Lol, maybe
    http://www.millenniumforums.com/signaturepics/sigpic12330_1.gif

  10. #770
    Banned Whitebeard's Avatar
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    Quote Originally Posted by Zu View Post
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    Lol, maybe
    Just ask Pops if you ever wanna join

  11. #771
    Banned Whitebeard's Avatar
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    @Pimp of Pimps @Perun @White @Makenzye @baji17 @Ichiryuu @Neko @Crispickle @Wiskodeh @Juan @DreX @Whitebeard @Usopp;

    https://youtu.be/KdQwalCPNAs

    Expansion of indo-european languages. (Dunno what to think of this one tbh. Seems very innaccurate )

    https://youtu.be/AvFl6UBZLv4

    Expansion of religions.

    Both short and interesting simulations.
    Last edited by Whitebeard; 07-13-2018 at 04:31 PM.

  12. #772
    @Pimp of Pimps @Perun @White @Makenzye @baji17 @Ichiryuu @Neko @Crispickle @Wiskodeh @Juan @DreX @Whitebeard @Usopp;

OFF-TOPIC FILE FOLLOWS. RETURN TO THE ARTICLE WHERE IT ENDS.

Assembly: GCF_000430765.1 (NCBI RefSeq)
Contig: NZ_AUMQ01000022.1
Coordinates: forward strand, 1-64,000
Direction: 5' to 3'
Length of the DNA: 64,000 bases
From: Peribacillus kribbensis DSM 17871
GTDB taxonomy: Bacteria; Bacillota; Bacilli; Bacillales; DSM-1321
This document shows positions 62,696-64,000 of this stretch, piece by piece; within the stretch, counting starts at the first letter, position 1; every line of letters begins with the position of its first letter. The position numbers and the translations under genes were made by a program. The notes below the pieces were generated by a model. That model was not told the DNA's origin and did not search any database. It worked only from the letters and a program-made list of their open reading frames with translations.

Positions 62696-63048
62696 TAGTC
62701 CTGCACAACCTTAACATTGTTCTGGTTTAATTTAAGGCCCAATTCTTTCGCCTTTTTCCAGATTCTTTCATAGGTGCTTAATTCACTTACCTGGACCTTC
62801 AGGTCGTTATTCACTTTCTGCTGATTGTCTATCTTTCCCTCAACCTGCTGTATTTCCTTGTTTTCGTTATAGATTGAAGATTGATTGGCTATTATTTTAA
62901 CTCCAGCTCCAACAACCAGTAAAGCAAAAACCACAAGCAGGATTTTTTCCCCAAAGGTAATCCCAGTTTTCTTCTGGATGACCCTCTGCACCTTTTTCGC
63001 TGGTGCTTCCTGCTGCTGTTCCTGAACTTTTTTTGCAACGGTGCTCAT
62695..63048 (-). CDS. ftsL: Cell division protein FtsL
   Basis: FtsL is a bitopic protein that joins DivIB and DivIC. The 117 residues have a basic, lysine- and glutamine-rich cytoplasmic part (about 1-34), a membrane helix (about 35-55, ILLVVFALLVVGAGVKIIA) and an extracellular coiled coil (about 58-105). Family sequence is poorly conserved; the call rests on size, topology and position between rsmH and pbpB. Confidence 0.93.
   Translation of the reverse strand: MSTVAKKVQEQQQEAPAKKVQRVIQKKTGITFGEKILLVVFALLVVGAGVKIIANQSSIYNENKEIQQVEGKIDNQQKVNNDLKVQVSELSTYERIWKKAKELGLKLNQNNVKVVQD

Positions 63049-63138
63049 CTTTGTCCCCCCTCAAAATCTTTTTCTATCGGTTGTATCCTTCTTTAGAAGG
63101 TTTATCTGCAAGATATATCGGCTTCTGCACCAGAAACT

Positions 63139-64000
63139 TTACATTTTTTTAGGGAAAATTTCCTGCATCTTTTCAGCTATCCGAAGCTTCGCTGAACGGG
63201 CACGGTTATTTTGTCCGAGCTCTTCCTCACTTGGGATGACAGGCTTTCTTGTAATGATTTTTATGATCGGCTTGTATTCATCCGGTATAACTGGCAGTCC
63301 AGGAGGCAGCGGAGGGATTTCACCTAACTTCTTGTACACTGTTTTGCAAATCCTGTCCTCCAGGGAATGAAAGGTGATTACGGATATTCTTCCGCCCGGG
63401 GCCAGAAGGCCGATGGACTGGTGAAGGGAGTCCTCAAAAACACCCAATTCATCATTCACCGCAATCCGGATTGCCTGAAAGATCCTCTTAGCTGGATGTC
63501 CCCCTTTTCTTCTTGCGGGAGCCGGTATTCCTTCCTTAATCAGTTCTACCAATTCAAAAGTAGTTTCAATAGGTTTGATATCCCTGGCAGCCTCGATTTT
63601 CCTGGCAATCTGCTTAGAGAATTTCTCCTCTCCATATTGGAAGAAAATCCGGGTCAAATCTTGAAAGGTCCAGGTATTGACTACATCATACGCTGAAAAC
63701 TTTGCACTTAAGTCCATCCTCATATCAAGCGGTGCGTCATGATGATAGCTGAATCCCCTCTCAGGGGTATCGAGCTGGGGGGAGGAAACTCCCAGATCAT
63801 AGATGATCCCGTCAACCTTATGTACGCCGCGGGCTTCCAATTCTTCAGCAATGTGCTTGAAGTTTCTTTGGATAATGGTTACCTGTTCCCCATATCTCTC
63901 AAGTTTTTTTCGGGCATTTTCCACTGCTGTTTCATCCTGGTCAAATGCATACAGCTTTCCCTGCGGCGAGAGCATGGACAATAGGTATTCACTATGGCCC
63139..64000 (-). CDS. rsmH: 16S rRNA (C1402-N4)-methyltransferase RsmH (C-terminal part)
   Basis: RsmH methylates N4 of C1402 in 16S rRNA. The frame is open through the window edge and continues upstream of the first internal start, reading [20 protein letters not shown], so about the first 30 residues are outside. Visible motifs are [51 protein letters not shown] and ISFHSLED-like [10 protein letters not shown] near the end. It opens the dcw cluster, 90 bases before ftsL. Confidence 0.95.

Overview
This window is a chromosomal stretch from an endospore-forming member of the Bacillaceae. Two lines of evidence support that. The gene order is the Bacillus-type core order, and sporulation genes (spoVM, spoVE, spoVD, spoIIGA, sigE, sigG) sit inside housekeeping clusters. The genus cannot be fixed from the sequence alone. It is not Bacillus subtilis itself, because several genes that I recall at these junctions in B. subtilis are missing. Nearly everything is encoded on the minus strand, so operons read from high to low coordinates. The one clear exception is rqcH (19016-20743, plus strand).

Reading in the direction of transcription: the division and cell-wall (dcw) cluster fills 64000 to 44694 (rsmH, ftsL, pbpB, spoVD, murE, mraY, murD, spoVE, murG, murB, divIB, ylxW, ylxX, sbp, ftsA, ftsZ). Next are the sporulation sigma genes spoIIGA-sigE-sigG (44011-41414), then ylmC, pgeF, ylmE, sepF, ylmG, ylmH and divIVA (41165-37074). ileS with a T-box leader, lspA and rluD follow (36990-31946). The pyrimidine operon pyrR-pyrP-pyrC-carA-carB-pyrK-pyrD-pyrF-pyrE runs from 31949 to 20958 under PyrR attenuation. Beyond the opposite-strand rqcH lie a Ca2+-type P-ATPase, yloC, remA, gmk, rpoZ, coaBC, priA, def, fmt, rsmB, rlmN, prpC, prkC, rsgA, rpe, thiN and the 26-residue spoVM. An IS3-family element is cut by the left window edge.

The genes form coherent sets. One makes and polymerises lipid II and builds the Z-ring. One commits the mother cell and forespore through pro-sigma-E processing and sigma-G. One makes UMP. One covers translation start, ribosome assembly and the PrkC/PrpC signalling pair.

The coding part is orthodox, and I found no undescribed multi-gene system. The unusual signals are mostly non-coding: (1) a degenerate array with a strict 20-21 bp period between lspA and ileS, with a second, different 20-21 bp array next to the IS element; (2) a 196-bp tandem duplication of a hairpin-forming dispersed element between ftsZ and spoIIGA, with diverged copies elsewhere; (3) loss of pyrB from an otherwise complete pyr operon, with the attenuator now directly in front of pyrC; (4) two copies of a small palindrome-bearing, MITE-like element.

"The market was also a cultural melting pot. The most famous example ofthis is Basra, the home of one of the early ‘Abbasid age’s most unique men ofletters, al-Jahiz, who recounted that his education took place not only in theGreat Mosque of Basra but also in the Mirbad marketplace west of the citywhere he joined with the storytellers to collect Arabic ‘verses by madmenand Bedouin brigands ... [and] works by Jewish poets’.4 In so doing heattempted to preserve Arabic language and lore in a city which was themeeting point between Arabic and Persian speakers and cultures and hecontributed to the formulation of an important strand within Arabic belleslettres. The market area of any city was also the place where visitors couldfind accommodation in the form of the funduq, a hostelry related in nameand function to the earlier Byzantine pandocheion and the inns of the HolyLand, known in Aramaic as pundaq."





    In regards to the Abbasids era.

    From the book "The Great Caliphs: The Golden Age of theAbbasid Empire.
    No.​

  13. #773
    @Pimp of Pimps @Perun @White @Makenzye @baji17 @Ichiryuu @Neko @Crispickle @Wiskodeh @Juan @DreX @Whitebeard @Usopp;

    The above references to streams and springs remind us that water isalways crucial to city life. For Muslims, flowing water was an integral partof their image of a garden and paradise itself. In the often hot and arid landsof Islam, the provision of water for the thirsty was a sacred duty and water